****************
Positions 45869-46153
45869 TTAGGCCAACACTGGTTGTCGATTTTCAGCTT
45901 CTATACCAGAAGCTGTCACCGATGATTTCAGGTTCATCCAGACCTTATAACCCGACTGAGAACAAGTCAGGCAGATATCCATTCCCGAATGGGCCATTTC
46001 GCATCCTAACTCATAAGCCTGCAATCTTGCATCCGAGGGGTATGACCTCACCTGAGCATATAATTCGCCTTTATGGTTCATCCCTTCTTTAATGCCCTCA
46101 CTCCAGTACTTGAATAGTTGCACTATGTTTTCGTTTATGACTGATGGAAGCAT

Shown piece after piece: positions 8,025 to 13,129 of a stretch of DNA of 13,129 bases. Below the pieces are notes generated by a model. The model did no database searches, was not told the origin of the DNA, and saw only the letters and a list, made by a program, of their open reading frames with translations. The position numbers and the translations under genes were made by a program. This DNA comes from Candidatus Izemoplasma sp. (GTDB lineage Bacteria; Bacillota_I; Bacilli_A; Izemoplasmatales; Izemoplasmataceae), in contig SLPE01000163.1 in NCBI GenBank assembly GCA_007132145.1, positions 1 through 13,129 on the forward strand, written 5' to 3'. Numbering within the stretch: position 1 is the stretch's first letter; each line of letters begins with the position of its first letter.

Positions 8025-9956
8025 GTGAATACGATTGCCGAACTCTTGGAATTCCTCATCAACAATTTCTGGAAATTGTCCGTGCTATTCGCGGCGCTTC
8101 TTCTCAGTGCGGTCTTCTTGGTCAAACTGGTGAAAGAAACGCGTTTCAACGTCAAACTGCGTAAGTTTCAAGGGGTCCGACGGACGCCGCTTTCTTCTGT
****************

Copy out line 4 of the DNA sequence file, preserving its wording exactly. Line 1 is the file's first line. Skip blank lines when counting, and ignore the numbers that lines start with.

46001 GCATCCTAACTCATAAGCCTGCAATCTTGCATCCGAGGGGTATGACCTCACCTGAGCATATAATTCGCCTTTATGGTTCATCCCTTCTTTAATGCCCTCA